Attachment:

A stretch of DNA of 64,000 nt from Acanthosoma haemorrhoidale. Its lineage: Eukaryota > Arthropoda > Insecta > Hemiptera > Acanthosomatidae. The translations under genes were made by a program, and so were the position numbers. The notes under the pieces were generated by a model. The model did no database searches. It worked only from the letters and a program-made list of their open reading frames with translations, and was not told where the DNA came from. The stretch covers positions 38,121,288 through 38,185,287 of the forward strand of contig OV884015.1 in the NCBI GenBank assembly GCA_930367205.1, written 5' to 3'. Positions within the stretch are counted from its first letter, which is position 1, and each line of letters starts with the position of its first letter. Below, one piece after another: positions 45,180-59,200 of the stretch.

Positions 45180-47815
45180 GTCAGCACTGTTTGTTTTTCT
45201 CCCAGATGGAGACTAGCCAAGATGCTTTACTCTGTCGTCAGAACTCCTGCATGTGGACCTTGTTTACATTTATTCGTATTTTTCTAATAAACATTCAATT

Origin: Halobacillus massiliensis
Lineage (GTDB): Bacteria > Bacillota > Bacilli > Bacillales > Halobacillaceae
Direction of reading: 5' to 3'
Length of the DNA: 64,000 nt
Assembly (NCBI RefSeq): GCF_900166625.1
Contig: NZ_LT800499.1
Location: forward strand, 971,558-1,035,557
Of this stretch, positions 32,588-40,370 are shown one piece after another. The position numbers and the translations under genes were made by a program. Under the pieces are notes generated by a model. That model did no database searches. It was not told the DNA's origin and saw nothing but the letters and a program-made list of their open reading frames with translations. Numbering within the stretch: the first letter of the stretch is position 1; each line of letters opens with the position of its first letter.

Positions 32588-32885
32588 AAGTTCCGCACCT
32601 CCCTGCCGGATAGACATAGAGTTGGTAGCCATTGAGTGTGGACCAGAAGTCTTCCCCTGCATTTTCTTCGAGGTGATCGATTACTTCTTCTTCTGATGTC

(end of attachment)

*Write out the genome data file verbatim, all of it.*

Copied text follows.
A stretch of DNA of 64,000 nt from Acanthosoma haemorrhoidale. Its lineage: Eukaryota > Arthropoda > Insecta > Hemiptera > Acanthosomatidae. The translations under genes were made by a program, and so were the position numbers. The notes under the pieces were generated by a model. The model did no database searches. It worked only from the letters and a program-made list of their open reading frames with translations, and was not told where the DNA came from. The stretch covers positions 38,121,288 through 38,185,287 of the forward strand of contig OV884015.1 in the NCBI GenBank assembly GCA_930367205.1, written 5' to 3'. Positions within the stretch are counted from its first letter, which is position 1, and each line of letters starts with the position of its first letter. Below, one piece after another: positions 45,180-59,200 of the stretch.

Positions 45180-47815
45180 GTCAGCACTGTTTGTTTTTCT
45201 CCCAGATGGAGACTAGCCAAGATGCTTTACTCTGTCGTCAGAACTCCTGCATGTGGACCTTGTTTACATTTATTCGTATTTTTCTAATAAACATTCAATT

Origin: Halobacillus massiliensis
Lineage (GTDB): Bacteria > Bacillota > Bacilli > Bacillales > Halobacillaceae
Direction of reading: 5' to 3'
Length of the DNA: 64,000 nt
Assembly (NCBI RefSeq): GCF_900166625.1
Contig: NZ_LT800499.1
Location: forward strand, 971,558-1,035,557
Of this stretch, positions 32,588-40,370 are shown one piece after another. The position numbers and the translations under genes were made by a program. Under the pieces are notes generated by a model. That model did no database searches. It was not told the DNA's origin and saw nothing but the letters and a program-made list of their open reading frames with translations. Numbering within the stretch: the first letter of the stretch is position 1; each line of letters opens with the position of its first letter.

Positions 32588-32885
32588 AAGTTCCGCACCT
32601 CCCTGCCGGATAGACATAGAGTTGGTAGCCATTGAGTGTGGACCAGAAGTCTTCCCCTGCATTTTCTTCGAGGTGATCGATTACTTCTTCTTCTGATGTC